Getting kids hooked on sugary beverages

Getting kids hooked on sugary beverages

The prevalence of obesity in the United States among those 40-59 and over 60 years of age is an extremely high 41-43% and about 19% for those under 20 (as of 2016). Rates of type 2 diabetes are rapidly increasing today for adolescents.

How did we get to this point?

One way–big Tobacco companies bought up food companies and manipulated and marketed heavily sweetened/artificial flavor beverages (like Tang, Capri Sun, Kool-Aid, and more) to children from the 1960’s through the early 2000’s (many of these brands have now passed to other companies … who are continuing this marketing today in the U.S. and globally).

“Cigarette companies were frequently introducing new flavored products, and many of the chemicals that went into cherry-scented chewing tobacco and apple-flavored cigarettes [as examples] found their way into children’s drinks.” The goal of these manipulations and marketing was “to leave people wanting more.”

People were hooked on sugary beverages. The very adult age groups in the United States with obesity rates in the 40% range today were children in the 1960’s, 1970’s and 1980’s.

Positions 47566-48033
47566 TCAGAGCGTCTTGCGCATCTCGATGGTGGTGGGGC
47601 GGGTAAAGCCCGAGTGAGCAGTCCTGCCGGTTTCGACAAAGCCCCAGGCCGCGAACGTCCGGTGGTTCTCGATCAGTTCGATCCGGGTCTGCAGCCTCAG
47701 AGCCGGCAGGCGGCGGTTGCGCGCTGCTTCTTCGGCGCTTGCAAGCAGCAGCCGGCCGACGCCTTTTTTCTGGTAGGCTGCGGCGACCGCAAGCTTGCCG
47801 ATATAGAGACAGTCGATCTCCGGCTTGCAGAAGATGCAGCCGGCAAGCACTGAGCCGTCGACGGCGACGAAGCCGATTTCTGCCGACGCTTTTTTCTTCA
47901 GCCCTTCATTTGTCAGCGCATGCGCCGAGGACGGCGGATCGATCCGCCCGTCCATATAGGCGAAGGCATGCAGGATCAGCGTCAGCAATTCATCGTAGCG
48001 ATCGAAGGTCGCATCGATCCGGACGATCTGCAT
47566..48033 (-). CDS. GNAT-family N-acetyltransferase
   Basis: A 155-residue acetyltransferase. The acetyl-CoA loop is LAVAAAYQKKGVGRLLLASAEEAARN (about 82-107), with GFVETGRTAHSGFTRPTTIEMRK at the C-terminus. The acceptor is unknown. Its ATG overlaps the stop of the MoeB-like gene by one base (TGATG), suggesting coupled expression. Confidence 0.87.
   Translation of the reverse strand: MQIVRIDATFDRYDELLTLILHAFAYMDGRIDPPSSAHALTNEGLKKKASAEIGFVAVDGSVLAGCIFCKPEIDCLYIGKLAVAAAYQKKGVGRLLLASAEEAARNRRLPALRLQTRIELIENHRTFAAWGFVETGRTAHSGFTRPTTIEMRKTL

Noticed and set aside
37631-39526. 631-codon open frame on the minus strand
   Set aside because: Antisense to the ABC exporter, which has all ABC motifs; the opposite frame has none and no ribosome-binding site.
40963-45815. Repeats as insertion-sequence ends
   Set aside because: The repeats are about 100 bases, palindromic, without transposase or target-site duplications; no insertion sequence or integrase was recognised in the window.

Read the article (Andrew Jacobs, New York Times, 14 March 2019).

Trending science on Twitter (winter 2019)

Science and Twitter

Based on an analysis of the Twitter sites, Science Headlines and Headline Science, these were the topics that people were most and least engaged in between January and mid March 2019:

Most engaged:

  1. Rising sea levels
  2. Wasting food
  3. Limits to accurate weather forecasting
  4. Why do we crave sweets when stressed?
  5. Inflammation and Alzheimer’s/Parkinson’s

Least engaged:

  1. Increasingly unhealthy fast food